Most children will recover fully from concussion, but one in ten has persistent symptoms.
University of Queensland researchers have just completed a study between these symptoms and long-term disability risk, and the results are striking.
Poor sleep post-concussion in particular was linked to reduced brain function and decreased grey matter, with fatigue and attention difficulties also being potential indicators.
Using information on reductions in brain function, researchers were able to predict with 86 percent accuracy how children would recover two months from sustaining a concussion.
“Generally, children with persistent concussion symptoms will have alterations to their visual, motor and cognitive brain regions but we don’t have a clear understanding of how this develops and how it relates to future recovery,” said study author and UQ Child Health Research Centre Research Fellow, Dr Kartik Iyer.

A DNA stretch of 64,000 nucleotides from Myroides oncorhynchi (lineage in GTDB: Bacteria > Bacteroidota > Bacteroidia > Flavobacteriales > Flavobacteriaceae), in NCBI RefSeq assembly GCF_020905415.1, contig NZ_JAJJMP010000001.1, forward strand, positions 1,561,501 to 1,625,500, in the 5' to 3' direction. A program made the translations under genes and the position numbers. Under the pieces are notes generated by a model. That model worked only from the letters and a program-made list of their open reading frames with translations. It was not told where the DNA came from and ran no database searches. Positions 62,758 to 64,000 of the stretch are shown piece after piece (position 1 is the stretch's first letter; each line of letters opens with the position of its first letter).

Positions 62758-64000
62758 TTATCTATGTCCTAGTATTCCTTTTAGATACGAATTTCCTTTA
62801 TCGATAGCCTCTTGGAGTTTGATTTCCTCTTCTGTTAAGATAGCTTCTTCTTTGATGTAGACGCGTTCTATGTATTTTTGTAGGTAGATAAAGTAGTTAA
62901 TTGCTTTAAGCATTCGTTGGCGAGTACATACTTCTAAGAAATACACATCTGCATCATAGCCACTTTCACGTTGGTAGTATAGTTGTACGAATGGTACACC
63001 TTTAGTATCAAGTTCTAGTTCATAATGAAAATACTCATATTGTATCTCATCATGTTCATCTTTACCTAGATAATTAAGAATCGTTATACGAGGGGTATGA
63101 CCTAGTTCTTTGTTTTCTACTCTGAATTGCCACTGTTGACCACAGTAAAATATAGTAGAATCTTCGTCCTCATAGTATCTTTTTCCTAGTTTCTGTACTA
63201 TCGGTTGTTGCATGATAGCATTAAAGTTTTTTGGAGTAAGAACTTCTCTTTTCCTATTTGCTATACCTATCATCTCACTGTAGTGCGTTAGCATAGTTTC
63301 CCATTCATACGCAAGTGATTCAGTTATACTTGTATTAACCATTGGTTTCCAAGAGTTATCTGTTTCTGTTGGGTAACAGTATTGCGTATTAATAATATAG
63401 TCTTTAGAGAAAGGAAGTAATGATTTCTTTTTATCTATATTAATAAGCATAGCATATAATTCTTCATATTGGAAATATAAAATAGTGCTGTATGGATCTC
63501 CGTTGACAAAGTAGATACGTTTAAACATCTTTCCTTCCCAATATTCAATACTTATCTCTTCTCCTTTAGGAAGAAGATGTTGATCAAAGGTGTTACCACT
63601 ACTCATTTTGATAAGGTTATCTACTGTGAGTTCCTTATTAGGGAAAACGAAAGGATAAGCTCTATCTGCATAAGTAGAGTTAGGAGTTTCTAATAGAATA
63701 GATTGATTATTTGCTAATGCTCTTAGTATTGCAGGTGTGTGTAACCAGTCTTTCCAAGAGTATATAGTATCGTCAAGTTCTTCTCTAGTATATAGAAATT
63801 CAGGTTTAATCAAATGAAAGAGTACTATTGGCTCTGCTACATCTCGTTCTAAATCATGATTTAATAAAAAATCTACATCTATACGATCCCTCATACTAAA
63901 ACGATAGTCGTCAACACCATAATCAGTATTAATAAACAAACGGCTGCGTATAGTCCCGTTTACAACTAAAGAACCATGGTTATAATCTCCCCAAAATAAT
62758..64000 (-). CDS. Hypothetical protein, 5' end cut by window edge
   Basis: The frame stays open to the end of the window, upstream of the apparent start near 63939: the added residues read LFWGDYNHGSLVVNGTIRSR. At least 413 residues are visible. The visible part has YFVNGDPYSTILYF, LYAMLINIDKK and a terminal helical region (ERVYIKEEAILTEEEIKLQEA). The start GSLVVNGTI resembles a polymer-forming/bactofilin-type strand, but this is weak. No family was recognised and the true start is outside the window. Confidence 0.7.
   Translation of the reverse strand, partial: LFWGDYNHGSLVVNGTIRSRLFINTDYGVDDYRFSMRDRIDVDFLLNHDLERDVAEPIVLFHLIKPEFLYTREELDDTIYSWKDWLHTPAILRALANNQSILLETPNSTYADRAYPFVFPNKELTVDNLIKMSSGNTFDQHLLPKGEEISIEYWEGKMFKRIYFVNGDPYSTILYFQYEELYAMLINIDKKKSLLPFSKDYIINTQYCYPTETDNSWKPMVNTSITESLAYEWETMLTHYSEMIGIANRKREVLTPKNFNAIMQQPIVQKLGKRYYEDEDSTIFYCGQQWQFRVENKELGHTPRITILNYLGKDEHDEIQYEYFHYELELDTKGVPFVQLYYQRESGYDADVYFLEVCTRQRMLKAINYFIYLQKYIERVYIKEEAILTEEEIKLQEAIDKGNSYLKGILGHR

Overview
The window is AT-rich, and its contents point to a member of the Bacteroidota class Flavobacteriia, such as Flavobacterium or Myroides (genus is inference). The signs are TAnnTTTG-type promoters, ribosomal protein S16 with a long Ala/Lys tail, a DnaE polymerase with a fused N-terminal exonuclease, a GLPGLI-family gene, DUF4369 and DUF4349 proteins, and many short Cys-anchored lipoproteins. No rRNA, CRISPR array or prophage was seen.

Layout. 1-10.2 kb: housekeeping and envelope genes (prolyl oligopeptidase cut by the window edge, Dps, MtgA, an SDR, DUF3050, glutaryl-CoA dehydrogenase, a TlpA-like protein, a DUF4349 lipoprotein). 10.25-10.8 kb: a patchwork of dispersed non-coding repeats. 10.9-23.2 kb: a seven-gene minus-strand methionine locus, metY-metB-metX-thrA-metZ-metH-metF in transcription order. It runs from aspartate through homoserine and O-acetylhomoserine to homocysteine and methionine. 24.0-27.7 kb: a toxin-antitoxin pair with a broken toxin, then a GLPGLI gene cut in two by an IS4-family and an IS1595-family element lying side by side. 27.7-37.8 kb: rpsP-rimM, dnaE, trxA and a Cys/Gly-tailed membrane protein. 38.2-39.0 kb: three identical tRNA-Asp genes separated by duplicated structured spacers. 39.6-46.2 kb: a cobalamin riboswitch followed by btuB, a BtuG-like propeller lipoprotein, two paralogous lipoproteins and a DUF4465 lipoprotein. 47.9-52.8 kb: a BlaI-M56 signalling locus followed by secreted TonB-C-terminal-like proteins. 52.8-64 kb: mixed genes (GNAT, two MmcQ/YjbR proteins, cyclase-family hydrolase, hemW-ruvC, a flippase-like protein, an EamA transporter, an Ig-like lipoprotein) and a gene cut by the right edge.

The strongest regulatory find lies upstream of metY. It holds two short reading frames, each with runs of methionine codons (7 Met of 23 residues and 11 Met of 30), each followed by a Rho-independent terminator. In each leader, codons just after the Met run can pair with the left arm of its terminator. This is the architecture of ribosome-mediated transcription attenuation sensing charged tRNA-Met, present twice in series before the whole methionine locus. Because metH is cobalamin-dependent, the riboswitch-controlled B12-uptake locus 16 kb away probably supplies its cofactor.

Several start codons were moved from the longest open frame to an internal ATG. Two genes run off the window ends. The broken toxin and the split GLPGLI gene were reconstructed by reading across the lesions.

“This knowledge can help clinicians ensure a child receives targeted rehabilitation such as cognitive behaviour therapy, medication to improve sleep, or safe and new emerging therapies such as non-invasive brain stimulation to potentially reduce symptoms.”
The researchers also reiterated the importance of seeking professional medical advice immediately after children sustain a head injury, as well as the use of protective head gear during sport and other risky activities.
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Source: Medical Xpress